Your Loved One Is Not Unique

May 24, 2024

Earlier in May, we held a 3-day retreat for the clients in our year-long program, and I came across a reflection from the retreat the year before.

In a role playing exercise with one of our Interventionists playing the role of the addict and a dad playing his parent, we had a powerful role play of a conversation so the dad could practice reframing his responses to his son.

For this dad and everyone watching, it felt like the words they were hearing from the interventionist were coming directly from their loved ones’ mouths!

“Oh, my gosh, that sounds exactly like my loved one.” Everyone was stunned how real it felt. 

The commonality of how the interventionist was responding to how their loved ones had responded in the past to everything this dad was saying was almost scary. 

How could he possibly know?

This dad realized, “My son is really not that unique. This is the disease of addiction.” He was spot on.

Your loved one is not unique.

Helping families to understand this is one of my primary missions, and it originated back before I had any idea Tipping Point Recovery would be a thing.

I was running a support group for families, and the whole reason I had started the group was to demystify these statements I kept hearing from families. Things like,

“She’s such a jerk.”

“He’s such a liar.”

“They are so manipulative.”

What I realized most people think all this awfulness is just their person; not realizing it is all addicts.

I ran this group as an ally for their loved one. A representative for the truth about this disease. A translator/interpreter. 

When someone would say, “She’s such a jerk,” I replied, “Yeah, I was too.”

When someone would say, “He’s such a liar,” I said, “I lied constantly.”

When they said, “They’re so manipulative,” I responded, “Listen to how I manipulated my family.”

The families in this group knew me as the recovered version of myself. They looked at me and saw a warm, honest person trying to help. And I was telling them how every awful thing their loved one had done was something I had done too.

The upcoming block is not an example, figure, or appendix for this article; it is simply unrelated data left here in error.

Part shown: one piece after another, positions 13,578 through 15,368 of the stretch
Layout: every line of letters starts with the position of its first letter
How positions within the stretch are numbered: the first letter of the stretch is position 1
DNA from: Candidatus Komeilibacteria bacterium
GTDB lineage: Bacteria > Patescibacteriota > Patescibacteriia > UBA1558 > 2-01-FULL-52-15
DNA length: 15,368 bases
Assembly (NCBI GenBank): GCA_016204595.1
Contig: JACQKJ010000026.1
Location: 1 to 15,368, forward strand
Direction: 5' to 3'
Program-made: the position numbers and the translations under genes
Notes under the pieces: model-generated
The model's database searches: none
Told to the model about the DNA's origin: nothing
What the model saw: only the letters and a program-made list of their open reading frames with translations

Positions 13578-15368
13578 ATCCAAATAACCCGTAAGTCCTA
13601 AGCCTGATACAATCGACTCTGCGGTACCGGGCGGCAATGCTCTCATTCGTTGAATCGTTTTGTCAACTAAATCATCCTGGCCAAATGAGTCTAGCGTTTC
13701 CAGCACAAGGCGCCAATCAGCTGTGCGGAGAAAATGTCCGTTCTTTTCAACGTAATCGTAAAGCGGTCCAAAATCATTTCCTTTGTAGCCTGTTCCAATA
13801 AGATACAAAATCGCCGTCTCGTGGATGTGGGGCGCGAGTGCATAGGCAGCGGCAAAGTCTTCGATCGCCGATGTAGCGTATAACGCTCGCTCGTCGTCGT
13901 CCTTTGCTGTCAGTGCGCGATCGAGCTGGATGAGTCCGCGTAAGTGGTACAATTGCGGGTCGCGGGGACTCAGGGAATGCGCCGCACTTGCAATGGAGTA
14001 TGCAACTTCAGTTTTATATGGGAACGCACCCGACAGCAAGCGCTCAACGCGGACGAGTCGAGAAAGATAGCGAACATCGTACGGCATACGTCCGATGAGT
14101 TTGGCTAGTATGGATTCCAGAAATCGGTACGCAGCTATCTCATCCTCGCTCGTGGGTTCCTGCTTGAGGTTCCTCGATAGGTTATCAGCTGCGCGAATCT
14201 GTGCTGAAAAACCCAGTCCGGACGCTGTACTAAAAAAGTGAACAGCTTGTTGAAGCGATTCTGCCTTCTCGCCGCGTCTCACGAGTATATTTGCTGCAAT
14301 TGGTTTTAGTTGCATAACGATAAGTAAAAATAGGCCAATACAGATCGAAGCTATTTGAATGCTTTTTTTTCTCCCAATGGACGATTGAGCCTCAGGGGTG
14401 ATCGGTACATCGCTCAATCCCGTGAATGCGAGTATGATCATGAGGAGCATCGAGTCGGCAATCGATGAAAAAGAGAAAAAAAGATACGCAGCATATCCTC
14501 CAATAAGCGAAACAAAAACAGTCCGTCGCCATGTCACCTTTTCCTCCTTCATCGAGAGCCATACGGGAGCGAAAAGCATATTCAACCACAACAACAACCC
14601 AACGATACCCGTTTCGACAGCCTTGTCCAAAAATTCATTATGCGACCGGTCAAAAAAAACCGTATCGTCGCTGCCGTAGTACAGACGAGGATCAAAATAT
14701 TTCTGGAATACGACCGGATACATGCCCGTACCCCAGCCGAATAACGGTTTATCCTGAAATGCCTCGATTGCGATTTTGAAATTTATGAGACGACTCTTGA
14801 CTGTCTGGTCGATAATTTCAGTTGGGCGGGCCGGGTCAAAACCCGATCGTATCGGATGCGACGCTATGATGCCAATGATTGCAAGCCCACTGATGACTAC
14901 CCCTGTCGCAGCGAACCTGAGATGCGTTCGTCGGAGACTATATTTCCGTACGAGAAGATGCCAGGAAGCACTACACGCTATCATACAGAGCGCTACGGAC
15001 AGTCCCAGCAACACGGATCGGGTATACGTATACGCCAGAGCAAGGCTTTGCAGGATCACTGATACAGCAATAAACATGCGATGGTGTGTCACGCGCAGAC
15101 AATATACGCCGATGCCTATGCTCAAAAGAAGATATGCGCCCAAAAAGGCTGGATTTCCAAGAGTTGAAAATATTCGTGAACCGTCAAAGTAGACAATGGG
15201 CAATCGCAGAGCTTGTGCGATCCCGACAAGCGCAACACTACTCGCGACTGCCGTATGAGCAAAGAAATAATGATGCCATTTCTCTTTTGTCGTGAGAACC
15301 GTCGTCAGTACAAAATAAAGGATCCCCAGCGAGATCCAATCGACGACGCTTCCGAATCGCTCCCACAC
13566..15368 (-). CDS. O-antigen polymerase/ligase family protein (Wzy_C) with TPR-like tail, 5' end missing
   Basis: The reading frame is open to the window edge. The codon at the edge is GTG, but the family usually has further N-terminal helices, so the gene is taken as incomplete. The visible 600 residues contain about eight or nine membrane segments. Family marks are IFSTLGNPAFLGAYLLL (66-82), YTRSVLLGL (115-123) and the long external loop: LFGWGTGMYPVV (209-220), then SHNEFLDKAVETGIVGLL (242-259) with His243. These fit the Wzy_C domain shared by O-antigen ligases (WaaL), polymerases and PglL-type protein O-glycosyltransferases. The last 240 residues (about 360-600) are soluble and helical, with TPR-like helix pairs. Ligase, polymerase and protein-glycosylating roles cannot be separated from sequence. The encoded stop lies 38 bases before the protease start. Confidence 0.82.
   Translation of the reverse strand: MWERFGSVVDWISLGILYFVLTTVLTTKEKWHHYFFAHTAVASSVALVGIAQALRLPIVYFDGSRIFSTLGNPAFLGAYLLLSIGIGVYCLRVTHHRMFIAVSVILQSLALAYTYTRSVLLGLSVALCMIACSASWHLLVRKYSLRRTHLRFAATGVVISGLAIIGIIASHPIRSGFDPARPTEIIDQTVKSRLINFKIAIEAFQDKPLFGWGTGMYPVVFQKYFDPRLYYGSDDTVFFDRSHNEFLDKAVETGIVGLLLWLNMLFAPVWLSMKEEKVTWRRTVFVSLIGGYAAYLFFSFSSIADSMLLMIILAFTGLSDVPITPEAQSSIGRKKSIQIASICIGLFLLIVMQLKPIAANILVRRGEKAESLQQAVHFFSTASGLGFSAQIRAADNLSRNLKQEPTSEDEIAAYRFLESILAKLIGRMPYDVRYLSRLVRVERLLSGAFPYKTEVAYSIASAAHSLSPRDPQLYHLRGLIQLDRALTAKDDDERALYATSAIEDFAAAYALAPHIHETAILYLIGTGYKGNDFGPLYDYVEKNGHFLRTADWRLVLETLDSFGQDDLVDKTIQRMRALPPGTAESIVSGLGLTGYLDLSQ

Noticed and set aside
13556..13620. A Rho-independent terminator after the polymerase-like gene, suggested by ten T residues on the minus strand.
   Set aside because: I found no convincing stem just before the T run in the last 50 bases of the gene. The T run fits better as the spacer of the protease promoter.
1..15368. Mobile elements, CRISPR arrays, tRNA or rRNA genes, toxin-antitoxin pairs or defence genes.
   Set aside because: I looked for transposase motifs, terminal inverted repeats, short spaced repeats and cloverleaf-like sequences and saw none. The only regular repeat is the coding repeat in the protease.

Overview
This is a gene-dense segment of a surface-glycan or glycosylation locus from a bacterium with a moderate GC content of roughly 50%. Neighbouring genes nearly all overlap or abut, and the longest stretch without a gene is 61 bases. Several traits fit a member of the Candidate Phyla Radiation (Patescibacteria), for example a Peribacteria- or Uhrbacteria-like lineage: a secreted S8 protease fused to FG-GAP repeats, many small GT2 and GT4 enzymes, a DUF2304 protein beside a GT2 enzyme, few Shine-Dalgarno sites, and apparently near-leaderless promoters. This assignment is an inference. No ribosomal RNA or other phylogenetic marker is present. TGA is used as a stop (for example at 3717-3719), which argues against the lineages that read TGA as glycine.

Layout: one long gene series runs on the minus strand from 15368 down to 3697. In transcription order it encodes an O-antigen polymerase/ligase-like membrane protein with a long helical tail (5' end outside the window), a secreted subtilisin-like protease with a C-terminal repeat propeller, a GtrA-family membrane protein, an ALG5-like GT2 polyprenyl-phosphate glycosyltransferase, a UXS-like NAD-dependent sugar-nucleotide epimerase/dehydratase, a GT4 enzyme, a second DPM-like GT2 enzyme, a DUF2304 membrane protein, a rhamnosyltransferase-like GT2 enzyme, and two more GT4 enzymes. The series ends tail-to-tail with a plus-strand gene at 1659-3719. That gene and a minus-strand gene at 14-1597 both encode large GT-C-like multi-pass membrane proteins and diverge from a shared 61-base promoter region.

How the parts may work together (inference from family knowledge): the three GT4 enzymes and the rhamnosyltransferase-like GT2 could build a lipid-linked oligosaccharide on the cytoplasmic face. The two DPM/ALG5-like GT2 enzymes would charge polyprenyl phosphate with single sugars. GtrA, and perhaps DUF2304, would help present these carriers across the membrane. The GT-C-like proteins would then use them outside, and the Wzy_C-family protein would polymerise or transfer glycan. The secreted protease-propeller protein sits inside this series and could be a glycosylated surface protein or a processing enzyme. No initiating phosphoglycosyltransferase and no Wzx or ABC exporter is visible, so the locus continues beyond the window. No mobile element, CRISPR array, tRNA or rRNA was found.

It’s not just your loved one; it’s all addicts.

Addiction lies, denies, and manipulates.

We do it because we’re sick, and these behaviors are symptoms of our illness.

When I realized families didn’t know this, it struck me as the thing I was going to do for the rest of my life—tell families the truth. I am going to make sure people know they’re loved one is not a jerk.

Not so you excuse their harmful behavior. Not so you put up with it. But so together we can focus on going after the real problem. 

I focus an entire section of my book on the symptoms of addiction, along with other often misunderstood truths about this disease. The book is called Dear Family, Why Your Loved One Won’t Accept Help and How to Help Them Anyway, and it’s available now. 

It’s a great place to start if you want to lift the curtain on what is really going on with your loved one and learn a new approach to dealing with it.

Share with me below, do you believe that your loved one isn’t unique? Do you believe their behavior is a symptom of their addiction rather than them just being a jerk? Or is that still a difficult concept for you to accept? It’s okay either way. Share what you’re feeling in the comments.

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  1. Tami

    My mind tells me it’s the afflict but my heart hurts to think my son would do or say these things. Any attempt to help him is me with denial and lies. Even when the proof is right there it’s either someone else’s or that’s an old needle on and on and on. If we push too hard he leaves and the night is filled with hateful texts and threats of suicide.

    • Kate Duffy

      Hi Tami, I hear you. It’s incredibly challenging when our minds and hearts are in conflict, especially in situations involving loved ones. We should remember, our journey to healing often starts within ourselves. Thank you for sharing with us.


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